Kickstarter's Head of Community Cindy Au believes that names don't get projects funded, communities do. At today's MIT Business in Games conference, during the "Funding Your Game Company" panel in which she was a panelist, the conversation naturally veered onto the crowdfunding site ... and stayed there for quite some time. Kickstarter has become the easiest way to fund development nowadays, with the fewest caveats.
With the one-year anniversary of the wildly successful Double Fine Adventure
Kickstarter, which is what established the crowd funding site as a place of developer funds, we wanted to know from Au how she sees game projects on the site evolved. Kickstarter game projects raised $83 million in 2012
"I don't think the strategy is that different. People have learned a lot from a whole year of other people doing it," Au told us. "They are committing more time to having a lot of assets they can show. That they might already have a playable demo. That they are thinking about their timeline more carefully. So that when people back their project they have a cleaner sense of how long the project is going to take."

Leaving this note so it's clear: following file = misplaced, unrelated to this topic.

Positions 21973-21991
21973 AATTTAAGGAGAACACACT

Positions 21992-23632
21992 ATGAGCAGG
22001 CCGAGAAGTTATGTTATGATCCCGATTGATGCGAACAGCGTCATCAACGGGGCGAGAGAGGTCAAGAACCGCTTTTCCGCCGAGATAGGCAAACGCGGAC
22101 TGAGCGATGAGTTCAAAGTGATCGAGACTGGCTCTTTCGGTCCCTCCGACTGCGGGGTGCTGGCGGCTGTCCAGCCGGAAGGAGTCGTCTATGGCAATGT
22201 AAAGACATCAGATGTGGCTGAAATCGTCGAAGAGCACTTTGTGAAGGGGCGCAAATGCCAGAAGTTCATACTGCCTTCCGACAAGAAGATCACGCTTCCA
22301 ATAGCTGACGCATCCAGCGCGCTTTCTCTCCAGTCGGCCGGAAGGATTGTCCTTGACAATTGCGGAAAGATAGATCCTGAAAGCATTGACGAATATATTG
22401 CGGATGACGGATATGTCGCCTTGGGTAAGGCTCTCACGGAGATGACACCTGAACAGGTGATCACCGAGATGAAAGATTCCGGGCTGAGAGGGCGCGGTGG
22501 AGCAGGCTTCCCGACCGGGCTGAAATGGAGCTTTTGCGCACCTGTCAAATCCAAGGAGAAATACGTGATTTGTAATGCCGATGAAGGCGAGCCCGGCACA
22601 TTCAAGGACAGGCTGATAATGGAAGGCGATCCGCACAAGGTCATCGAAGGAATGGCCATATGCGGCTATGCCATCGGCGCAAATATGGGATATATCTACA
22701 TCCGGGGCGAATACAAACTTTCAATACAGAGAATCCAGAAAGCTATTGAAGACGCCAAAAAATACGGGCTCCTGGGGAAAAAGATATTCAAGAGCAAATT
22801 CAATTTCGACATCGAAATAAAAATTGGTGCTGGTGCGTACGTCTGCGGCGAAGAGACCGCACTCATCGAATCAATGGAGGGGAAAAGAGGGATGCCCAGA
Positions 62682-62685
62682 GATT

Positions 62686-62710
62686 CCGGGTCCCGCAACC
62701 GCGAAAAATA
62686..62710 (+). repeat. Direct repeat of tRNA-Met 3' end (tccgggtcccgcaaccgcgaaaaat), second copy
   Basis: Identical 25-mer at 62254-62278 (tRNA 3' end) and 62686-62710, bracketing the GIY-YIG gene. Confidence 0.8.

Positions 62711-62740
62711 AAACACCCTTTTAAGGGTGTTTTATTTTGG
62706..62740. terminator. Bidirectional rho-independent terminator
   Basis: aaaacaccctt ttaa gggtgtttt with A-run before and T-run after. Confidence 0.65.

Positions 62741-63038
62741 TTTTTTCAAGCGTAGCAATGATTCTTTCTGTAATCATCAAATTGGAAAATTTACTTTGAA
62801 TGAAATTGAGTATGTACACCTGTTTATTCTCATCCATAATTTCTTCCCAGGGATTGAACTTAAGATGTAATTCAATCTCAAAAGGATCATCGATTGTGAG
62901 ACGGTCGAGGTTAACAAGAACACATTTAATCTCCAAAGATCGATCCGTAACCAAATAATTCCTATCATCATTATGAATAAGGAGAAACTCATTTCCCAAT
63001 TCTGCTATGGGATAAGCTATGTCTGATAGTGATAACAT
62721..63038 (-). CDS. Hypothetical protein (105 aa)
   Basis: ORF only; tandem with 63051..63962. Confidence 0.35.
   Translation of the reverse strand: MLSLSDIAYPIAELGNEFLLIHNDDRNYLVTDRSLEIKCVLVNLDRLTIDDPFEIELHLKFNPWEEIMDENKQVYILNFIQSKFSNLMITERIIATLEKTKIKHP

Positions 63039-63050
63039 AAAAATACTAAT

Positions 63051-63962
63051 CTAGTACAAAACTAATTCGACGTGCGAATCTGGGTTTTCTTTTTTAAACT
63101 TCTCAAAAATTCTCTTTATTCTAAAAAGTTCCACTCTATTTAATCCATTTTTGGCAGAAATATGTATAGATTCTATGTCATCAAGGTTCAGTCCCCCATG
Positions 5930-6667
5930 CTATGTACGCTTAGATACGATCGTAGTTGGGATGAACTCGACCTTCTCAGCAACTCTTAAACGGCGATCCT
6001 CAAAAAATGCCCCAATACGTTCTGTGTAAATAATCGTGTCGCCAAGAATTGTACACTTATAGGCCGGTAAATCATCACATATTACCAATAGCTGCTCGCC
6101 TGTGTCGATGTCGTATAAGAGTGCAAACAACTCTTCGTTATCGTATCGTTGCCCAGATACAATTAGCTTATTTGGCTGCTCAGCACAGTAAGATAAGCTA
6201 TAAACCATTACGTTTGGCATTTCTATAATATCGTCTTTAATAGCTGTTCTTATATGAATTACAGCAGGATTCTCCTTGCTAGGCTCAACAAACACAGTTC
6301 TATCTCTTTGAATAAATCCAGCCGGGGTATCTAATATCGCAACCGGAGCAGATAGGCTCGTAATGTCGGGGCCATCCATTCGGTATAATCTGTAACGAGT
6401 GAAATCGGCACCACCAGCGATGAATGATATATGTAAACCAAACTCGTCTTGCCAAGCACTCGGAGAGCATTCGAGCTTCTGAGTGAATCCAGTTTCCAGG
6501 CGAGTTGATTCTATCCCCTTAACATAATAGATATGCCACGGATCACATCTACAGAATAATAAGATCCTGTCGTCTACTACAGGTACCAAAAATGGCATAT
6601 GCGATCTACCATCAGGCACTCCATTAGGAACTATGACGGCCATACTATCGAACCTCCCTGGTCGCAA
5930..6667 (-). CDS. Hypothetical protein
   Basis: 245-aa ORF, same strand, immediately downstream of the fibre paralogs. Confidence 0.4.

Having seen over 1,400 games successfully funded, we wanted to know what the greatest misconception has been by the Kickstarter community.
"I get frustrated when people say that these big names using Kickstarter are sucking up all the money in the room and that there's none left for anyone else. I think that's a great fallacy, it's just not true," Au said. "Projects are very much community driven. Your community is coming to fund you. Just because they funded someone else at another time doesn't mean they are going to deny you. This isn't a single pool of money that once someone has taken it that it's all gone."
She stressed the best way to get funded on Kickstarter is to build outreach and community first, then start the funding process.